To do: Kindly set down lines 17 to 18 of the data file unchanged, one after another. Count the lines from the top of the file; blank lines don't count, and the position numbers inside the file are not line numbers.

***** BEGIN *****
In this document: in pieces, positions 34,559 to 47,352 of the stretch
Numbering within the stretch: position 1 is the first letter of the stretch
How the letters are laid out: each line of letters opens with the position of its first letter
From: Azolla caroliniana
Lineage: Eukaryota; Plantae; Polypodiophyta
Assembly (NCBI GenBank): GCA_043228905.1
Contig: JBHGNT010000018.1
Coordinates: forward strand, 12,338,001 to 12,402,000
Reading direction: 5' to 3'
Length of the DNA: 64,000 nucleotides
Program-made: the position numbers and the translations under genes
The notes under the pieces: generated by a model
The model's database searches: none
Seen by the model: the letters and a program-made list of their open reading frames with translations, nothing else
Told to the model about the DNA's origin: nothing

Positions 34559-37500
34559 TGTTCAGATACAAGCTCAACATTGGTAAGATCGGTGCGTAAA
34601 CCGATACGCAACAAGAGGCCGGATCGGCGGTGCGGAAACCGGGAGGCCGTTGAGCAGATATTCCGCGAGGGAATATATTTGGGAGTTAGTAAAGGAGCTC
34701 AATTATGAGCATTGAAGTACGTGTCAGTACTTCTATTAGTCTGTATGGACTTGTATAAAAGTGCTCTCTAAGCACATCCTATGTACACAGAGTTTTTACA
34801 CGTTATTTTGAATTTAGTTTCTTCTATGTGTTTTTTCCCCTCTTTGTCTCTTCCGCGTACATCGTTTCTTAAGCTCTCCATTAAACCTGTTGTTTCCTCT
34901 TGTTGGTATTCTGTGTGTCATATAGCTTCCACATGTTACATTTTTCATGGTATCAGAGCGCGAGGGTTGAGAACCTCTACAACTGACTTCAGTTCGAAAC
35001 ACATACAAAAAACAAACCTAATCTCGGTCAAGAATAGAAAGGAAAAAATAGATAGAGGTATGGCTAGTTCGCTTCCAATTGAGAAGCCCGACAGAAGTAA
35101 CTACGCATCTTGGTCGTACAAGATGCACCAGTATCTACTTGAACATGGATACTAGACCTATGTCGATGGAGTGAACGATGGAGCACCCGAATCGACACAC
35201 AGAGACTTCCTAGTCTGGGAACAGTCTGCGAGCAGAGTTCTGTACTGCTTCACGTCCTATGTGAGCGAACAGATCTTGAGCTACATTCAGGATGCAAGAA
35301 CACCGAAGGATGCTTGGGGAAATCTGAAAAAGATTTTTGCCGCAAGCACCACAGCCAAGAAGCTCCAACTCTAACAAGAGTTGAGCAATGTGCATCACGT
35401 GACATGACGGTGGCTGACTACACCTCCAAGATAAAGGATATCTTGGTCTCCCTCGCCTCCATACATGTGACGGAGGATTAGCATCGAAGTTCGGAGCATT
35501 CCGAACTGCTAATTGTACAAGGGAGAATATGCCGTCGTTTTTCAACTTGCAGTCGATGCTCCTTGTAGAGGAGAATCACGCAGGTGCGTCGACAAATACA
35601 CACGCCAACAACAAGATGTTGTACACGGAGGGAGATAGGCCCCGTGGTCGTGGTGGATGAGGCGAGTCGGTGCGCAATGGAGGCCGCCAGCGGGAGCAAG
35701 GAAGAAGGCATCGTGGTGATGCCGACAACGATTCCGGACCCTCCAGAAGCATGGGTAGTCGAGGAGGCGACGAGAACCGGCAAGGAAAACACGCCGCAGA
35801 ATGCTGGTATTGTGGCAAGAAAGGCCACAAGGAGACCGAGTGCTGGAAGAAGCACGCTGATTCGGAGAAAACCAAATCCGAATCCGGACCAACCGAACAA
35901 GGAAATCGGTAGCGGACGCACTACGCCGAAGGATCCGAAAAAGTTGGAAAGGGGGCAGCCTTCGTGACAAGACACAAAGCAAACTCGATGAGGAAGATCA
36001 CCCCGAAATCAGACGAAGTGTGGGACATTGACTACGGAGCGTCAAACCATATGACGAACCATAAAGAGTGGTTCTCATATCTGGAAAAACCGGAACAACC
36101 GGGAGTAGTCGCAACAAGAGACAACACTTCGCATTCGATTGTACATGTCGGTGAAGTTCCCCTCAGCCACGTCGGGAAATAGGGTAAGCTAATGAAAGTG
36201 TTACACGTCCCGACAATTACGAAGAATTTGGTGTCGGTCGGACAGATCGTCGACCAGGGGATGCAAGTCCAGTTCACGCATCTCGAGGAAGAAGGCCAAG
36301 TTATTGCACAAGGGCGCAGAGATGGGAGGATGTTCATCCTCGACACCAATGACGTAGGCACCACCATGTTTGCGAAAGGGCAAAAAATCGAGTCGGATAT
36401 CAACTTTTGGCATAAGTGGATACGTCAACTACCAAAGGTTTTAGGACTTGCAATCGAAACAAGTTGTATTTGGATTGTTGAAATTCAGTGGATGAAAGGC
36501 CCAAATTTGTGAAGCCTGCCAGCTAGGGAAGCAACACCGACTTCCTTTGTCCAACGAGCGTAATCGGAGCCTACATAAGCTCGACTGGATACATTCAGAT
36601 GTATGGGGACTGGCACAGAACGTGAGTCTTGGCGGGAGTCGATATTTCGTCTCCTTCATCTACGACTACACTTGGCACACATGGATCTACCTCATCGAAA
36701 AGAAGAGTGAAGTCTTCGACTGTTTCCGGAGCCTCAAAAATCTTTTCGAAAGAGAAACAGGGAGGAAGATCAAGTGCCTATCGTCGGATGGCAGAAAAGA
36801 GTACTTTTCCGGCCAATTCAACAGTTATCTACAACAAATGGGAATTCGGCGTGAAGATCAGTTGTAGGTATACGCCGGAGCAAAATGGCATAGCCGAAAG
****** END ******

34559 TGTTCAGATACAAGCTCAACATTGGTAAGATCGGTGCGTAAA
34601 CCGATACGCAACAAGAGGCCGGATCGGCGGTGCGGAAACCGGGAGGCCGTTGAGCAGATATTCCGCGAGGGAATATATTTGGGAGTTAGTAAAGGAGCTC